Walkable Del Mar, finally
We Delmarians will soon have an opportunity to transform our downtown from a car-centric area to a pedestrian-centric environment. We will finally be able to put into place the last element of the vision built into our Community Plan in 1975, a walkable, resident-serving downtown.
Not only will roundabouts and a two-lane configuration of Camino Del Mar civilize our downtown, it will put us on the leading edge of a world-wide trend, cited recently in the NY Times, of a “complete streets strategy that public rights of way should be for all of society — not just cars.”
Guided by our nationally-recognized urban planner, Kathy Garcia, our draft Village Specific Plan moves us up what the Brookings Institution calls a “ladder of walkability,” from least to most walkable. And here’s the unintentional but welcome outcome: it increases property values. We have known for a long time that our rigorous growth controls have been dramatically successful in enhancing real estate values. Walkability has a similar documented effect: “On average, each step up the walkability ladder adds...$82 per square foot to home values.”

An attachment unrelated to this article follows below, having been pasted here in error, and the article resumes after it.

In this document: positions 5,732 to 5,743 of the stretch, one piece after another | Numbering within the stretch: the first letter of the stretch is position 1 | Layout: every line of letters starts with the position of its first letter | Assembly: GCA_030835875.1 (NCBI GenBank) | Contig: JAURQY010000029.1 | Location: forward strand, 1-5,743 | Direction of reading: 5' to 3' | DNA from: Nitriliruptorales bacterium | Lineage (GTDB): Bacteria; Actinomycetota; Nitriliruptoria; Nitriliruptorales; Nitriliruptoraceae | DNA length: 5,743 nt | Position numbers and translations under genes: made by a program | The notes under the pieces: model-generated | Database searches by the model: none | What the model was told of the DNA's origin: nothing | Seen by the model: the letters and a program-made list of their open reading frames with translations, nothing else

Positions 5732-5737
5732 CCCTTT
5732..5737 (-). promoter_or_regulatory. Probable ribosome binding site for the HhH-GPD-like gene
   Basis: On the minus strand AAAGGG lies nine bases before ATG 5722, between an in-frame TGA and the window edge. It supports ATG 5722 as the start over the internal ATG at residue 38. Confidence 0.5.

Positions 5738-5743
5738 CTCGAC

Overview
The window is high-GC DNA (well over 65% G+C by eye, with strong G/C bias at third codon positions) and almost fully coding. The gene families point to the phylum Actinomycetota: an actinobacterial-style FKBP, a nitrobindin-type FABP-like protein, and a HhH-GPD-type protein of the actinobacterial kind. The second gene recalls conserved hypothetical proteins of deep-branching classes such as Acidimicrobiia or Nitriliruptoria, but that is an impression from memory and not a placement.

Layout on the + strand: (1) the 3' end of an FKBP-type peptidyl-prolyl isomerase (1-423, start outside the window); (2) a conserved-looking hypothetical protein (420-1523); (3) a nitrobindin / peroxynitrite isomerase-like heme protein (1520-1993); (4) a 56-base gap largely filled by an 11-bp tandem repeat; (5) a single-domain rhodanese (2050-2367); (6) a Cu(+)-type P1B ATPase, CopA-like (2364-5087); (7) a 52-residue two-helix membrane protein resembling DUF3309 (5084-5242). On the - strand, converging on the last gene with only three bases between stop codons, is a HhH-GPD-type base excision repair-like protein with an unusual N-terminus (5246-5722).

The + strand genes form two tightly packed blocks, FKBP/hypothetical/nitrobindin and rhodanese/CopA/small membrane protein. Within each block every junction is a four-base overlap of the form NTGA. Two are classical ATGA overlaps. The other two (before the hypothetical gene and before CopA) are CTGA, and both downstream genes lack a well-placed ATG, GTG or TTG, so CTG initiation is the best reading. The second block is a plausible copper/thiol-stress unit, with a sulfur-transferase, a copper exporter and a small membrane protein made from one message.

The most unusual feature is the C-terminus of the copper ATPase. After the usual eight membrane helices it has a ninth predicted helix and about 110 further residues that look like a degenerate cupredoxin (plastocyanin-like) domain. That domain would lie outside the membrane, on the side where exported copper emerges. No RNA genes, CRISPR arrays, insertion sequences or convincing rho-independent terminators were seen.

It is counter intuitive, but narrowing from four to two lanes with roundabouts actually increases the carrying capacity of CDM. First, it is important to face the reality that the current traffic count exceeds its capacity by more than 3,000 trips per day, creating cut- through pressure on nearby neighborhood streets (almost 8,000 per day during race and fair season). This transformation would enable an increase of between 6,000 and 14,000 vehicles per day, although at a much slower and even flow rate.
Of course, we will never completely tame traffic, but this change will take some pressure off of neighborhoods and ultimately change “through driver” behavior to use the freeway alternative. We will be come a “to” town more than a “through” town. And more work is being done on diversion and calming measures for neighborhood streets.
So what about pedestrians? The design calls for 10 or more feet of new sidewalk space. Crossing this narrower street will take less time and be safer. Crosswalks will be placed at all intersections, with pedestrian-activated signals. The roundabout design intersections will accommodate 120 pedestrians an hour (300 percent of today’s volumes).
The draft plan is very detailed, covering parking, density and more, well worth our study time and input before we ultimately place it on the ballot. This is a breakthrough moment for Del Mar to finally realize our Community Plan’s vision of a walkable, human scale small town environment.